Trevali Mining Corp. of Vancouver announced in January that “initial mineral production commenced from the uppermost portions of its wholly-owned Halfmile polymetallic (zinc-lead-silver-copper-gold) sulphide deposit in the Bathurst Mining Camp . . . Ramp-up to full nameplate (2,000-tonne-per-day) commercial production will occur over the current quarter (to March 31, 2012).”

Meanwhile, Saskatchewan’s Great Western Minerals Group continues to search for rare earth elements – such as Scandium, Erbium and Samarium, which are used in the manufacture of computer memories, DVDs,
rechargeable batteries, cell phones, car catalytic converters, magnets, and fluorescent lighting – in the Benjamin River area of northeastern New Brunswick.

Under the economic circumstances of the province – which include a generally moribund economy, high public debt, structural unemployment in rural areas, and an aging population – maintaining a mining-friendly environment may be the best hope for long-term growth and prosperity in more than a generation. Fortunately for policy makers, they need only pursue an “if-it-ain’t broke” agenda to pursue their objective.

According to the survey, New Brunswick stands head and shoulders above 92 other jurisdictions around the world precisely because it doesn’t throw up unnecessary barriers to investment. Fraser’s key metric is the Policy Potential Index (PPI), a composite index that measures the overall policy attractiveness of individual countries or regions. A perfect score is 100. New Brunswick’s is 95, followed by Finland, Alberta, Wyoming, Quebec, Saskatchewan, Sweden, Nevada, Ireland and the Yukon.

The bottom 10 (all scoring below 15) are, in descending order: Vietnam, Indonesia, Ecuador, Kyrgyzstan, Philippines, India, Venezuela, Bolivia, Guatemala, and Honduras, all of which place dismally, in the opinion of mining executives because, unlike New Brunswick, their regulations are opaque, incomprehensible and unreliable.

There are also problems with their tax and legal systems and uncertainty regarding land claims, protected areas, infrastructure, socioeconomic conventions and traditions, political stability, security framework and labour market. And for the first time in the 15 years since Fraser has conducted the annual poll, corruption enters the mix.

Says the report: “This year we added a new question on corruption, and there are a few surprises. The strongest-growing economies in Latin America (Chile) and Africa (Botswana) are perceived to have the lowest level of corruption among developing nations. Even more interestingly, they are perceived to have less corruption than four Canadian provinces (Quebec, Manitoba, British Columbia, and Alberta), and two U.S. states (Montana and Washington).”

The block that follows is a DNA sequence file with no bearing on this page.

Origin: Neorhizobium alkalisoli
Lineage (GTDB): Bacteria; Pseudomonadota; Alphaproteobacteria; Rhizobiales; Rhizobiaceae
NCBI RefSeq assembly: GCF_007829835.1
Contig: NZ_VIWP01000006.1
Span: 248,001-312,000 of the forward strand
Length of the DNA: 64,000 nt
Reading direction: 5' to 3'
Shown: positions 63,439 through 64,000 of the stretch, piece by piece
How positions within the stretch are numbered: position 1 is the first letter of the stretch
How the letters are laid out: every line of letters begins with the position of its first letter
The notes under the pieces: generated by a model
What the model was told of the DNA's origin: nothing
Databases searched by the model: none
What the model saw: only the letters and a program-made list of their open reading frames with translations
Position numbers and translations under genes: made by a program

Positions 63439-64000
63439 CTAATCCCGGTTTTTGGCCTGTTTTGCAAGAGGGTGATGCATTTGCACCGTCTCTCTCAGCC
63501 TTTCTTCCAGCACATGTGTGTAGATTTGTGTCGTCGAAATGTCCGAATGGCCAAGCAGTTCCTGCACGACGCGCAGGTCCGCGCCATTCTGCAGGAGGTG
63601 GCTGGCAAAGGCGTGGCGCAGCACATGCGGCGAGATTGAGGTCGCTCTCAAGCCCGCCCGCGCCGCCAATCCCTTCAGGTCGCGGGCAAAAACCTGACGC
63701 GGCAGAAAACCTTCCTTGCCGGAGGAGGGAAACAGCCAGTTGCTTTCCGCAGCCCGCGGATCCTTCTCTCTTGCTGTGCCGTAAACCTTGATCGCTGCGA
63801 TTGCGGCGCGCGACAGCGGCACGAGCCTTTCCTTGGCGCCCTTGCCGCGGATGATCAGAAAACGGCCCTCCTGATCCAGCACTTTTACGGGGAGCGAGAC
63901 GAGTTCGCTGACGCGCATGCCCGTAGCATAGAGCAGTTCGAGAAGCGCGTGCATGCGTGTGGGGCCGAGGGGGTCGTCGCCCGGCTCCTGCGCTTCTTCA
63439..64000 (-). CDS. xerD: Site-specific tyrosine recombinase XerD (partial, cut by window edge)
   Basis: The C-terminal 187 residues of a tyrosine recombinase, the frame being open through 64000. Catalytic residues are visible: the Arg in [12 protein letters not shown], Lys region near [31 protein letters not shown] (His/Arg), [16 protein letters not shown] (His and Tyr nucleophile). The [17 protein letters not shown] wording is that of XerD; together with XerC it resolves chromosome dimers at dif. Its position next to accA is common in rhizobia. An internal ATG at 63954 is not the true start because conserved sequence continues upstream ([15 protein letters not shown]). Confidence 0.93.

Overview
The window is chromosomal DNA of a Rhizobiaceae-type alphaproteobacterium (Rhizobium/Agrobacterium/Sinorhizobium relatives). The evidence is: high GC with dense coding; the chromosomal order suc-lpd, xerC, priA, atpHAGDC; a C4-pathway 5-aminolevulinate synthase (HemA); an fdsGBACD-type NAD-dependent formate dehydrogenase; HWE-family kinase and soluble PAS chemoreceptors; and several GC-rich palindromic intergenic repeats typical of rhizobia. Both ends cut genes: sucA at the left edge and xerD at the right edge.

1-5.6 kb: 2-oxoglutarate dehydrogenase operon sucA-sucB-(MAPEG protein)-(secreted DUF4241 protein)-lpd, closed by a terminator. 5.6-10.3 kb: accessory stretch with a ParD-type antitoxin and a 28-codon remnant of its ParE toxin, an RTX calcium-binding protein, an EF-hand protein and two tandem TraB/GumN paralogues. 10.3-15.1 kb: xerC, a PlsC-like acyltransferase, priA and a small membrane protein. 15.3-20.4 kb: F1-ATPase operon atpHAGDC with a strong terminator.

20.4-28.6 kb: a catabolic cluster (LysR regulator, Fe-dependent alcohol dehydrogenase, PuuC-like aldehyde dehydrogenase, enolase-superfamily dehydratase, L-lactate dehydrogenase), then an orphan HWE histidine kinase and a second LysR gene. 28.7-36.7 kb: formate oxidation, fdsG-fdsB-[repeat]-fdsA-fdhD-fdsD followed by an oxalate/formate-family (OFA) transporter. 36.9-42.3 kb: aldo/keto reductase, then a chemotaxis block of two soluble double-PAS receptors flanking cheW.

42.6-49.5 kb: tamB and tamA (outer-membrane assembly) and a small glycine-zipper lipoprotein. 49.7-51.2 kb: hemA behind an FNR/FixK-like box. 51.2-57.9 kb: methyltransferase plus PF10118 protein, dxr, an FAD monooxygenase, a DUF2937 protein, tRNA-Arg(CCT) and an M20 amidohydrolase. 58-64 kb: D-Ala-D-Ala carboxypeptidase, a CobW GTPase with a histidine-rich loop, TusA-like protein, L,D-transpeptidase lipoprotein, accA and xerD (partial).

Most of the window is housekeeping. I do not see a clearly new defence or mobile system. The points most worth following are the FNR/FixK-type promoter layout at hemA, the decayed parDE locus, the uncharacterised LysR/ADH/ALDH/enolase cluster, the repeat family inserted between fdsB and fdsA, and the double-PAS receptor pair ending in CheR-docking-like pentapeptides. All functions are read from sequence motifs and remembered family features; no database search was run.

The report continues: “Spain and Poland had the highest levels of corruption among high income nations, immediately followed by Nunavut and the North West Territories, although as noted elsewhere, these territories have improved in this survey. Of more concern is the fact that a large number of miners would not invest in these jurisdictions due to worries about corruption: around 16 per cent for Spain, Poland, and the Northwest Territories, and eight per cent in the case of Nunavut.

“The 10 jurisdictions considered by respondents to be the most corrupt are India, the Philippines, Indonesia, the Democratic Republic of Congo (DRC), Venezuela, Papua New Guinea, Guatemala, Honduras, Madagascar, and Zimbabwe. The least corrupt in their estimation are Sweden, Norway, Finland, Missouri, Minnesota, Michigan, Idaho, Arizona, Saskatchewan, and South Australia.”

As for New Brunswick, it ranks 18th, above Nevada and below Western Australia, for corruption, a finding which may also surprise Natural Resources Minister Northrup. But as the institute does not actually define the term, he may be better off focusing on the unblinkered good news of his province’s overall standing.

After all, no one knows better than the Alward government just how badly New Brunswick needs a boost these days.